S.Res. 473 (112th): A resolution commending Rotary International and others for their efforts to prevent and eradicate polio.

112th Congress, 2011–2013. Text as of May 24, 2012 (Introduced).

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III

112th CONGRESS

2d Session

S. RES. 473

IN THE SENATE OF THE UNITED STATES

May 24, 2012

(for himself, Mr. Kirk, Mr. Brown of Ohio, Mr. Menendez, Mr. Lugar, and Mr. Lautenberg) submitted the following resolution; which was referred to the Committee on Foreign Relations

RESOLUTION

Commending Rotary International and others for their efforts to prevent and eradicate polio.

Whereas polio is a highly infectious disease that primarily affects children and for which there is no known cure;

Whereas polio can leave survivors permanently disabled from muscle paralysis of the limbs and occasionally leads to a particularly difficult death through the paralysis of respiratory muscles;

Whereas polio was once one of the most dreaded diseases in the United States, killing thousands annually in the late 19th and early 20th centuries and leaving thousands more with permanent disability, including the 32nd President of the United States, Franklin Delano Roosevelt;

Whereas severe polio outbreaks in the 1940s and 1950s caused panic in the United States, as parents kept children indoors, public health officials quarantined infected individuals, and the Federal Government restricted commerce and travel;

Whereas 1952 was the peak of the polio epidemic in the United States, with more than 57,000 people affected, 21,000 of whom were paralyzed and 3,000 of whom died;

Whereas safe and effective polio vaccines, including the Inactivated Polio Vaccine (commonly known as IPV), developed in 1952 by Jonas Salk, and the Oral Polio Vaccine (commonly known as OPV), developed in 1957 by Albert Sabin, rendered polio preventable and contributed to the rapid decline of polio incidence in the United States;

Whereas polio, a preventable disease that the United States has been free from since 1979, still needlessly lays victim to children and adults in several countries where challenges such as active conflict and lack of infrastructure hamper access to vaccines;

Whereas the eradication of polio is the highest priority of Rotary International, a global association that was founded in 1905 in Chicago, Illinois, is currently headquartered in Evanston, Illinois, and has 1,200,000 members in more than 170 countries;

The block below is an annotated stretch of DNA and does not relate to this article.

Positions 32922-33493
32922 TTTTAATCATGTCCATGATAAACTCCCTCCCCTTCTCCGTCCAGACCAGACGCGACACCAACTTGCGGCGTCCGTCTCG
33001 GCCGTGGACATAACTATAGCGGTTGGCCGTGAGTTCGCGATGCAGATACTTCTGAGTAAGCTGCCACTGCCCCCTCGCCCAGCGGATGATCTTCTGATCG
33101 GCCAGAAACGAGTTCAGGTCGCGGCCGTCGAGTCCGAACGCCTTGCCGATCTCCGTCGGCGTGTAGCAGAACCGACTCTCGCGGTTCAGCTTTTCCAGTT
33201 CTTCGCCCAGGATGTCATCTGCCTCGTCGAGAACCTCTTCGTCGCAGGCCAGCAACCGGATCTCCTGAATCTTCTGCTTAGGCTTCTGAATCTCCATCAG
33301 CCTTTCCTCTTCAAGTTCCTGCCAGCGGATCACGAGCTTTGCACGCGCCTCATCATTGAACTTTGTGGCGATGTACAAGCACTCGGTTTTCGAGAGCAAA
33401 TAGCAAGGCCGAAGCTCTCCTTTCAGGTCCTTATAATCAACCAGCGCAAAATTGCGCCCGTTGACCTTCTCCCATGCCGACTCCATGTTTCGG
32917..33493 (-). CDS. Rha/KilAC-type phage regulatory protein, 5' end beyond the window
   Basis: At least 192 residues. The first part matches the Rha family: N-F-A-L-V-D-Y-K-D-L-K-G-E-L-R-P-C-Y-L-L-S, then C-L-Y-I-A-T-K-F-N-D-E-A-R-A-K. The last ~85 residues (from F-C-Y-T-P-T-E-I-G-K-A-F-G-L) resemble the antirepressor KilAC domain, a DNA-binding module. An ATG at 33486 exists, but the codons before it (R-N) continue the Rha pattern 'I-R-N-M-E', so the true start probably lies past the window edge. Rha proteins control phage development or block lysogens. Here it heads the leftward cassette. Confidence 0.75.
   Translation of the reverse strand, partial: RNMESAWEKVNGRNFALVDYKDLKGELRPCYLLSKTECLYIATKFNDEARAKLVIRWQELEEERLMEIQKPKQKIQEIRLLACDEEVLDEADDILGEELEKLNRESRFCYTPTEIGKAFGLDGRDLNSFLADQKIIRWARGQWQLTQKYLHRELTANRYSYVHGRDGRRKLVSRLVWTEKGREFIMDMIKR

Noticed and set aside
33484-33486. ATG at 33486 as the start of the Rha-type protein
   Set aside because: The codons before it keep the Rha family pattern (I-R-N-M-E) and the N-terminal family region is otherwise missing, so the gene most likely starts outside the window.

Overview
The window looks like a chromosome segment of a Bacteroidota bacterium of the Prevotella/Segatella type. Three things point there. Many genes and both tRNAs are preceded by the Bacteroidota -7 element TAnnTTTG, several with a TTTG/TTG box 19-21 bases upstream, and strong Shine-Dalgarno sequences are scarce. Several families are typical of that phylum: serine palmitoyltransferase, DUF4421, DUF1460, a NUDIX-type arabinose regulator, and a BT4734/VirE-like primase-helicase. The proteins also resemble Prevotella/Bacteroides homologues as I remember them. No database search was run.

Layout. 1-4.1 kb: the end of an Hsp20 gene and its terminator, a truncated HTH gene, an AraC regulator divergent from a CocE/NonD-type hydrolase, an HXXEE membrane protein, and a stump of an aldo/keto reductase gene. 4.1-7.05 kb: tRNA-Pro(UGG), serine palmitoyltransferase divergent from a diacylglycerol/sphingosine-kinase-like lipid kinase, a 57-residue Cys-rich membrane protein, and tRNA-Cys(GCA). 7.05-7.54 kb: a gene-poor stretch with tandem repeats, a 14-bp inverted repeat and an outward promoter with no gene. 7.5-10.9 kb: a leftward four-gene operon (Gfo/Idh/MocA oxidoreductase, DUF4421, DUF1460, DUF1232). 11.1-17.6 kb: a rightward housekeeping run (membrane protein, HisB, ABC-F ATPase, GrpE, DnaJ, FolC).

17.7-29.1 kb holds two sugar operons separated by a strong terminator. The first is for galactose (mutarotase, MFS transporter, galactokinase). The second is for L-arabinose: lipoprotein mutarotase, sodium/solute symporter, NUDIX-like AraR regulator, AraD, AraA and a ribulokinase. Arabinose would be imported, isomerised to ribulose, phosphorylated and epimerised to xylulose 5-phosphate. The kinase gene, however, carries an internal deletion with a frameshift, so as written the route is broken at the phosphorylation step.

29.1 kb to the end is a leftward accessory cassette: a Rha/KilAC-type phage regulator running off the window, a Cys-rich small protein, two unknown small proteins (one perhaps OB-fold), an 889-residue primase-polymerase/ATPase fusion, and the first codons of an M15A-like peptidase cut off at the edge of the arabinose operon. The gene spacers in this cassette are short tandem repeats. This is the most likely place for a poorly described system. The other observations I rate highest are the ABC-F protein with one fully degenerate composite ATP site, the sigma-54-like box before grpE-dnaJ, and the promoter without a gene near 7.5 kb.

Whereas Rotary International and its members (commonly known as Rotarians) have contributed more than $1,000,000,000 and volunteered countless hours in the global fight against polio;

Whereas the Federal Government is the leading public sector donor to the Global Polio Eradication Initiative and provides technical and operational leadership to this global effort through the work of the Centers for Disease Control and the United States Agency for International Development;

Whereas Rotary International, the World Health Organization, the United States Government, the United Nations Children's Fund (commonly known as UNICEF), and the Bill and Melinda Gates Foundation have joined together with national governments to successfully reduce cases of polio by more than 99 percent since 1988, from 350,000 reported cases in 1988 to fewer than 700 reported cases in 2011;

Whereas polio was recently eliminated in India and is now endemic only in Nigeria, Pakistan, and Afghanistan; and

Whereas the eradication of polio is imminently achievable and will be a victory shared by all of humanity: Now, therefore, be it

That the Senate—

(1)

commends Rotary International and others for their efforts in vaccinating children around the world against polio and for the tremendous strides made toward eradicating the disease once and for all;

(2)

encourages the international community of governments and non-governmental organizations to remain committed to the elimination of polio; and

(3)

encourages continued commitment and funding by the United States Government to the global effort to rid the world of polio.